Hands-On: New Seiko Sumo Prospex Diver
Today, we sat down to take a look at the new Seiko Sumo Prospex Diver at Baselworld 2019: an update to a fan favorite.
Sitting down to take a look at all the new models within the Seiko portfolio takes some serious concentration. The number of introductions can be hard to keep up with and there’s a lot of detail to remember. When we sit down, we go through Grand Seiko, all of the re-editions, the special editions, the limited models, the models supporting some sort of organization, and it truly goes on. Trust us, we love it that Seiko brings so much to Baselworld each and every year, but sometimes we crave some good, honest pieces without a story. Today’s introduction is such an example in the new Seiko Sumo Prospex Diver.
The Seiko Sumo – No Changes Since 2007 – Until Now
Now, to be clear, the Seiko Sumo Prospex Diver isn’t really named a “Sumo”. It’s simply the popular Prospex diver first introduced in 2007 that slotted in below the well-known SBDX017 MM300 Professional Diver prior to the launch of the 6159 inspired SPB077/079’s that debuted last year and the 62MAS inspired SPB051/053’s from 2017. Regarding the Sumo nickname, the site “60 Clicks” tells us that it was obtained perhaps due its chubby case in relation to its 20mm lug width or perhaps because the 12:00 index resembles the underwear of a Sumo wrestler. Whatever the rationale, the Sumo is a real favorite amongst Seiko fans due to its high-end looks and street price of roughly 600 Euros. We last took a look at the Sumo back in 2015 when Seiko celebrated the 50th anniversary of the 62MAS.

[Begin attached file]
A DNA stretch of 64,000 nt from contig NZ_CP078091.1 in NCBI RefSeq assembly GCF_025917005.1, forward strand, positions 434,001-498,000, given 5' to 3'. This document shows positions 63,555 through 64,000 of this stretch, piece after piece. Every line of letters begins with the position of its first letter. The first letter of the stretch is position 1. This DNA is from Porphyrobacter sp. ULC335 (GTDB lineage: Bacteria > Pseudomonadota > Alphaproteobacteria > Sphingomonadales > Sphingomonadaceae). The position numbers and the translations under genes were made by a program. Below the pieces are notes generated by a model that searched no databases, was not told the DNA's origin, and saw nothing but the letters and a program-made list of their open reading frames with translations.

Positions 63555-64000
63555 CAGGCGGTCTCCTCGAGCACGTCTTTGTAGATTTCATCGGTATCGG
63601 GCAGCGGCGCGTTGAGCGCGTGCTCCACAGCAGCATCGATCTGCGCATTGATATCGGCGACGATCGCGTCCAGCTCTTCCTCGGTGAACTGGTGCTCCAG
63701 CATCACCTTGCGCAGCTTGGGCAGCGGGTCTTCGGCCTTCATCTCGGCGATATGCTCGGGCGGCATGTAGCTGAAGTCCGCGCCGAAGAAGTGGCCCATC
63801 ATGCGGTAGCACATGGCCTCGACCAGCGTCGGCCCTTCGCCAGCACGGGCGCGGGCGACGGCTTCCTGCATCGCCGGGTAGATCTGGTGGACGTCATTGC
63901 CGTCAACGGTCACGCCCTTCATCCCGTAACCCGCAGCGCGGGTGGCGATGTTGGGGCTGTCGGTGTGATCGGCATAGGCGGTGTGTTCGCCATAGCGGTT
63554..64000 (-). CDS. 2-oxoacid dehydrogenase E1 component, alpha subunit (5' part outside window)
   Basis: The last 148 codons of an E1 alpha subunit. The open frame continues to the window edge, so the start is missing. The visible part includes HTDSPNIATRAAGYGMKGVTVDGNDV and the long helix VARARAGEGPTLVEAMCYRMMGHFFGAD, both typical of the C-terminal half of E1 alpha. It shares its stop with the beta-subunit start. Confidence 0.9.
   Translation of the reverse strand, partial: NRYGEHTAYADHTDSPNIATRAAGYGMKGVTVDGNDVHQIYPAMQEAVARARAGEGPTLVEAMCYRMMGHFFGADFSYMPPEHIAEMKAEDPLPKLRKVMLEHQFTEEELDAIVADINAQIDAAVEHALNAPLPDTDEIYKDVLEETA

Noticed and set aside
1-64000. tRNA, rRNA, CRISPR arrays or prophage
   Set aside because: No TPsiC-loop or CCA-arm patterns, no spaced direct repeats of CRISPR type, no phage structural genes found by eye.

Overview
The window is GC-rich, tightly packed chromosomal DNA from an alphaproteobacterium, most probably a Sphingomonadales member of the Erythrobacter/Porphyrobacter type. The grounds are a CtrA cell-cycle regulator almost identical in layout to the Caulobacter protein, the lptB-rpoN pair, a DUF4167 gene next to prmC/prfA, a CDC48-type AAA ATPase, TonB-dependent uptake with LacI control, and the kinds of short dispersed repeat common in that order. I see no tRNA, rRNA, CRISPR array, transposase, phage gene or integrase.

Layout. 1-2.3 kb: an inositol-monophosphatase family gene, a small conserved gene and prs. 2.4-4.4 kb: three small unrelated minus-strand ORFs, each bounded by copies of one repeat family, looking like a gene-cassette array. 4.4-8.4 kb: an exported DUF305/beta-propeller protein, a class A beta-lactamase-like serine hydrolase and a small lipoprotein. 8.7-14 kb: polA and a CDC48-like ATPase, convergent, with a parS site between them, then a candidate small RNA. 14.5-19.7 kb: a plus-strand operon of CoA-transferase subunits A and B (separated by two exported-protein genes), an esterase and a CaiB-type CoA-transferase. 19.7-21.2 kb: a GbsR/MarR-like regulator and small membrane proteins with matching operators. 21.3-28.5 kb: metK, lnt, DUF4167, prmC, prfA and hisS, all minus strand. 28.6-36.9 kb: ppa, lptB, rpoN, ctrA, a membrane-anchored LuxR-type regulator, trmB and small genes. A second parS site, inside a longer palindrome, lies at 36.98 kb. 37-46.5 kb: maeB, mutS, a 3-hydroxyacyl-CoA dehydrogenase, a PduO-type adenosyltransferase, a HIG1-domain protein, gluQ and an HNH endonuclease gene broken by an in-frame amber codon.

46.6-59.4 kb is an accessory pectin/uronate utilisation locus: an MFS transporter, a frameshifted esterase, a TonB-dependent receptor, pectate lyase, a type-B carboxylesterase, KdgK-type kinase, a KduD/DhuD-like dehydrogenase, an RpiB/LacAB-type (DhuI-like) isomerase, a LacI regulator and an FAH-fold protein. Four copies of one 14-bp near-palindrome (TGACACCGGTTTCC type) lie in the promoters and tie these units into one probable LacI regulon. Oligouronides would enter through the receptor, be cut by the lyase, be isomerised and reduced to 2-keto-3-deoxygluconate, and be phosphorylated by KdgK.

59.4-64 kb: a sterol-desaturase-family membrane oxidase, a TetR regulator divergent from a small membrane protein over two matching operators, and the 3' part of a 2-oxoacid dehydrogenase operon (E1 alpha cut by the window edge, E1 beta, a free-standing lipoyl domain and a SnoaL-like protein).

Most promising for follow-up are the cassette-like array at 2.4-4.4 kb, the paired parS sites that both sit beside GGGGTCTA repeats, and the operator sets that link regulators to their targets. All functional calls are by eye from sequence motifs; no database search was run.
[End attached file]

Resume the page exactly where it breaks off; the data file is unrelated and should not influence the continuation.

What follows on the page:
A New Movement and a Sapphire Crystal
With the new Seiko Sumo Prospex Diver, some welcome updates are here. Firstly, and most notably, the watch brings in the 6R35 automatic. In the last couple years, Seiko has used the 6R15 in its 1,000 Euro or $ divers such as those we mentioned above. The 6R35 is notable for an improved power reserve of 70 hours. Unfortunately, we weren’t able to ascertain whether the watch improves on its prior 13.5mm thickness, but the case does remain at 45mm in diameter and 52.5mm in length.
Some other updates are here for the Seiko Sumo Prospex Diver and that includes a sapphire crystal – something that Seiko seems to be phasing in for divers above the Turtle level. Plus, and maybe this will serve as controversial, the Sumo contains a bezel with conservative font for its numbers instead of the wide, stretched numerals used in versions such as the current SBDC031. To my eyes, the indices change slightly too. They appear smaller and the 12:00 marker looks a lot classier. Regarding the hands, the minutes hand is thinner and the hour hand loses its chevron and gains a bisecting line through part of the lumed surface.
These are subtle changes, but it makes for a watch that’s more deserving of its 850 Euro price tag. Oh, and unless you haven’t noticed, the Sumo now comes in green (reference SPB103J1)! The black version carries the reference SPB101J1.
A Great Value and in Green!
For sure, there will be Seiko purists who will complain about the changes that bring extra cost to the Seiko Sumo Prospex Diver versus its predecessor, but I think that’s a short-sighted view. At 850 Euros on bracelet, you’re getting one hell of a watch and what is still essentially a brand new movement with a crazy amount power reserve. What’s more is that with these changes, Seiko is sending a message that the Sumo is no longer just a fun piece with a kitschy forum nickname. No, it’s still affordable, but a lot more formidable.
Seiko doesn’t have the new Seiko Sumo Prospex Diver on its official site as of today, but keep checking for news.